Removing Stains from Auto Upholstery
Most people these days treat their cars as extensions of their homes: they eat and drink liberally in the car. That kind of behavior results in stains, and removing stains from auto upholstery can be a tough job. As a general rule, the first step with any stain is to blot the spill and absorb as much of it as possible. Then, depending on the stain, you should take your next steps.
- Food. After removing the excess food residue, spray on a small amount of auto upholstery cleaner, which is available at most auto parts stores. After a few minutes, scrub the stain gently with a soft brush, and dry off the area with a clean cloth. Repeat the process until the stain is no longer visible and the cloth you are using to dry the area comes off clean. Some people recommend homemade cleaners like shaving cream for removing food stains from auto upholstery, but only if the stain is small.
- Ink. For ink stains on your auto upholstery, first blot the area to remove excess ink. Then spray on some hairspray and let it sit for a few minutes. Use a clean, soft cloth to wipe the area, and change the cloth frequently to prevent reverse staining. You can also use rubbing alcohol to remove ink stains from auto upholstery. In that case, you would have to use cotton pads instead of cloth to wipe the stain. Also, alcohol should only be applied on the actual stain. Once the excess alcohol comes off, use a cloth to wipe the stain as usual.
- Lipstick. Toothpaste is usually a good way to remove lipstick stains from auto upholstery. For best results, rub the stain gently with a white, non-gel toothpaste. Afterwards, wipe the area clean with a soft, damp cloth.
- Battery acid. For battery acid stains, make a paste of baking soda and water and apply it to the affected area. Wait for at least an hour before you wipe the paste off with a clean, damp cloth. Another useful homemade cleaner can be prepared by mixing ˝ teaspoon dishwashing detergent in some warm water. Once you have a lot of suds, use these to clean your auto upholstery. Then rinse the area gently with water and dry thoroughly.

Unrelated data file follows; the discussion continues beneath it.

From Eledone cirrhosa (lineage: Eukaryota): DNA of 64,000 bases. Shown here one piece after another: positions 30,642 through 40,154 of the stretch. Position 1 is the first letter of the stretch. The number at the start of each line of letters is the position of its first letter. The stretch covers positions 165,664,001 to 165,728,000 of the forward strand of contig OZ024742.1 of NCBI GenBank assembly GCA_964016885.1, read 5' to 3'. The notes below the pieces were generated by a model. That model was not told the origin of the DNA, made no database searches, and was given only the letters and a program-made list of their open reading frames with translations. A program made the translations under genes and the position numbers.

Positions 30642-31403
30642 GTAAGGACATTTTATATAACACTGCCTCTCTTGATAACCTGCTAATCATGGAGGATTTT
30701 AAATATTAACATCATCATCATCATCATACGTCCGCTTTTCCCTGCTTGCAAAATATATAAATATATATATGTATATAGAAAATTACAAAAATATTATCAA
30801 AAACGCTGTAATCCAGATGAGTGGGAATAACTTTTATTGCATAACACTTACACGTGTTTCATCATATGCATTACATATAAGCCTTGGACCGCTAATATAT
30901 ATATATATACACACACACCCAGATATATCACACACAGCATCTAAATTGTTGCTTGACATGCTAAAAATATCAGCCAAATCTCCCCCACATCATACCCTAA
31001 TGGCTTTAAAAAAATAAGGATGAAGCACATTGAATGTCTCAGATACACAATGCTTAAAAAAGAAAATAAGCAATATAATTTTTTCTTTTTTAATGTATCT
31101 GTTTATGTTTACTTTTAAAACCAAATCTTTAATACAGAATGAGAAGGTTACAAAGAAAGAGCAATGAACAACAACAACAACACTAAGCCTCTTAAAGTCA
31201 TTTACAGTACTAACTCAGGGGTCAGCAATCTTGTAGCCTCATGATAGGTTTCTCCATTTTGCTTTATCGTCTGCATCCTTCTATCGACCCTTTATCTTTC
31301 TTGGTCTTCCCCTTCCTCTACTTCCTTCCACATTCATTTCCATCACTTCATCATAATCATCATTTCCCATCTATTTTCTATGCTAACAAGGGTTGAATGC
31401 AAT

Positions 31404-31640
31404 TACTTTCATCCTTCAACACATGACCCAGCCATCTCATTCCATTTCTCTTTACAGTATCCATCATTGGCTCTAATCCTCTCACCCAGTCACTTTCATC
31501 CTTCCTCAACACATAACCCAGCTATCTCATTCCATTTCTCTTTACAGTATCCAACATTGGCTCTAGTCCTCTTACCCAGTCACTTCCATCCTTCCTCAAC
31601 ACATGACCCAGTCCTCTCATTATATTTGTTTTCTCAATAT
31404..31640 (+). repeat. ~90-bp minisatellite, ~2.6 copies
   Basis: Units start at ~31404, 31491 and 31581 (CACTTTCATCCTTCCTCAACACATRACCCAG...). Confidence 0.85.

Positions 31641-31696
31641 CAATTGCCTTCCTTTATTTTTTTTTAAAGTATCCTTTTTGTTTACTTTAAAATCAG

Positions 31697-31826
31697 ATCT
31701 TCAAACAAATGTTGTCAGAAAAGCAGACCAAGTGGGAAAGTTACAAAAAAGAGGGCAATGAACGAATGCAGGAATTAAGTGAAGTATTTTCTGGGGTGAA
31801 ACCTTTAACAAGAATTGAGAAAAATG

- Gasoline. To remove gasoline stains from your auto upholstery, dab on a mixture of vinegar, liquid dish detergent, and warm water in proportion. Dry the area thoroughly. For residual stains, repeat the process.
- Crayon. To remove crayon marks from auto upholstery, scrape the excess crayon off with a spatula or metal spoon. Next, spray the stain with upholstery cleaner and let it sit for a few minutes. Scrub the area gently with a hard brush, and then sponge it with paper towels. Re-spray the cleaner and apply liquid dishwashing detergent on the area. Scrub gently with the brush and wipe the stain with a damp sponge.
- Mold and mildew. To remove mold and mildew from auto upholstery, use products that contain peroxide and detergents. All you need to do is spray the cleaner on the affected area and wait about ten minutes. Then, blot the area until it is dry using a clean cloth. If the stain or odor persists, repeat the process.
Remember, removing stains from your auto upholstery not only keeps your car clean, but also increases its value in the resale market.